Kentucky News & Analysis

  • As planning for 2021 benefits begins, don't forget FSA changes available for 2020

    The COVID-19 pandemic has caused companies and individuals alike to pay closer attention to budgets and expenses as everyone remains uncertain of the new normal. Expenditures on medical procedures is one area that has experienced a change in behavior. Employees regularly elect what they will contribute to health flexible spending accounts (FSAs) based on expected medical costs. When elective surgeries were delayed and many healthcare provider offices temporarily closed because of the coronavirus, employees experienced lower medical costs than expected—which also meant less opportunity to use up health FSA account balances. Normally, health FSAs are required to apply a "use it or lose it" rule with very limited opportunities for grace periods and/or carryovers. Luckily, the IRS has provided temporary relief to assist employees with unexpected health FSA account balances in 2020.

  • Monitoring employees' personal travel during pandemic: more HR headaches

    Although the summer vacation season is coming to a close, the conundrum posed by employee personal travel during the pandemic is still near the top of the list of HR headaches. On the one hand, managers want employees to take a vacation. It's good for morale, and no employer wants overflowing vacation banks. On the other hand, never have you had more of an interest in (and worry over) where employees travel and what they do once they arrive there.

  • Discrimination claim by employee bypassed for promotion heads to trial

    The U.S. 4th Circuit Court of Appeals (whose rulings apply to all North Carolina, South Carolina, and West Virginia employers) recently held a trial court erred in dismissing a Facebook employee's claim he was turned down for a promotion based on his race. The case demonstrates why promotion decisions should be made according to clear, written guidelines that help ensure a fair and consistent evaluation, free of any racial bias or discrimination.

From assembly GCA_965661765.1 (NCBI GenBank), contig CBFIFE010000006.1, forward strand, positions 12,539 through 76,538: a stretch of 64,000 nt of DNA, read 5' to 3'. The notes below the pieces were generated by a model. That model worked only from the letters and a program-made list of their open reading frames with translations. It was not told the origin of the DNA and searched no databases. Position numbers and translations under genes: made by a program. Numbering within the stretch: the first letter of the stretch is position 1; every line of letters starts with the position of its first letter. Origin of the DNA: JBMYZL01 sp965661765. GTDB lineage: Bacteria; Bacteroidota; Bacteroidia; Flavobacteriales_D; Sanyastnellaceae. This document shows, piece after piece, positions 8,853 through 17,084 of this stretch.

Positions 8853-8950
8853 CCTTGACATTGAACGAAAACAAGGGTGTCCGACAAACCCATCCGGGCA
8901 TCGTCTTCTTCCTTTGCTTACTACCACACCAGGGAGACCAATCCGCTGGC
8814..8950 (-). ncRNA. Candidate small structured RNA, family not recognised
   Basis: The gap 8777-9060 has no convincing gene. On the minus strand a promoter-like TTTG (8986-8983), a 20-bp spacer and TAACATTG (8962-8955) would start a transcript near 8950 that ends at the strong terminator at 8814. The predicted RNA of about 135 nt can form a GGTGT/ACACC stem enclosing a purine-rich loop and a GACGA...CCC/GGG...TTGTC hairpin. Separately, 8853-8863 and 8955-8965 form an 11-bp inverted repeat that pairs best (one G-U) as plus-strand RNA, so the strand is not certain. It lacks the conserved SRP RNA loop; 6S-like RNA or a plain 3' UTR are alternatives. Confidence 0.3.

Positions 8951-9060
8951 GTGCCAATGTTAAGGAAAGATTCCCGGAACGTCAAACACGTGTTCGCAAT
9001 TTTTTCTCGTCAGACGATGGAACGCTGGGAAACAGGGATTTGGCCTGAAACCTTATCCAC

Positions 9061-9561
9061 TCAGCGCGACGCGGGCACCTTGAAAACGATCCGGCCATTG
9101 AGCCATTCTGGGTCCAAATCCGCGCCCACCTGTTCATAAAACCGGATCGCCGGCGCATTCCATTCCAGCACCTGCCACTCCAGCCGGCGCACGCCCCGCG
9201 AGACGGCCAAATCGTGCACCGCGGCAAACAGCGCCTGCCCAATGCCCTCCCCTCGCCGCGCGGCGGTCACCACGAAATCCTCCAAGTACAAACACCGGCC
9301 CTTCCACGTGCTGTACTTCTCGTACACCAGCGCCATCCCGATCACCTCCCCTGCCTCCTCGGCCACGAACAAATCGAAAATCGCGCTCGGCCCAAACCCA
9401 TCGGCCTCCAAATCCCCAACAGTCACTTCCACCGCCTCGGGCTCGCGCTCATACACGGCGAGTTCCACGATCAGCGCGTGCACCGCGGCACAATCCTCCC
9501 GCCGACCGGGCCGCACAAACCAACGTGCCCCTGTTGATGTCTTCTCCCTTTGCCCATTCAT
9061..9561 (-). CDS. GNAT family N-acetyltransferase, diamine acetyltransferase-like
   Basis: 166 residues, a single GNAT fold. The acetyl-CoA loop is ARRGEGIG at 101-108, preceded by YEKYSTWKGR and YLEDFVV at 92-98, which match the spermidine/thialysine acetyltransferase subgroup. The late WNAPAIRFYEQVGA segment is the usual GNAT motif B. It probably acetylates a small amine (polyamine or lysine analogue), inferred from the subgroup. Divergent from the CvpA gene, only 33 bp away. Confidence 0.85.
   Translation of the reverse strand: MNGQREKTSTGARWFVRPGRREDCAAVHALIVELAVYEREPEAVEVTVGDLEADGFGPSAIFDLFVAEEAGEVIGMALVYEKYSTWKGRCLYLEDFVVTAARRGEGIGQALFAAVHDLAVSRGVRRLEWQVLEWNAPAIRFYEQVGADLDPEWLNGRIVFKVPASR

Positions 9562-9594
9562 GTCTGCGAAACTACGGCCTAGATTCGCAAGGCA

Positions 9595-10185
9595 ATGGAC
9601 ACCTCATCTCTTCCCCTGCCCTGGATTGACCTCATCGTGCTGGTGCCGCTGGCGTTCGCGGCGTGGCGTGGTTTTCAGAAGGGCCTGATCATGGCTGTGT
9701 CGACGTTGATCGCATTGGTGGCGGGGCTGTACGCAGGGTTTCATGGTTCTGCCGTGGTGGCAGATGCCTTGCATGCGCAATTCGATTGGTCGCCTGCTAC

• What TN employers need to know about new COVID-19 liability law

    As Tennessee employers have phased into (and out of and back into) various stages of reopening during the COVID-19 pandemic, the primary concern for most has been keeping on-site workers as safe as possible and their businesses afloat. A concurrent worry has been what to do if an employee or customer catches the virus. Could the business be liable? As described below, a new state law may help reduce the potential exposure for employers.

  • Charlotte company pays for FCCRA misstep

    The Families First Coronavirus Response Act (FFCRA), which became effective April 1, covers private-sector employers with under 500 employees and provides emergency paid sick leave and expanded Family and Medical Leave Act (FMLA) rights for certain workers because of the coronavirus pandemic. Despite the law's best intentions, employers have found applying its requirements isn't always easy. A transportation company in Charlotte recently became the subject of a U.S. Department of Labor (DOL) Wage and Hour Division (WHD) investigation focusing on whether it had failed to pay emergency sick leave to an employee who was told to quarantine because of coronavirus concerns.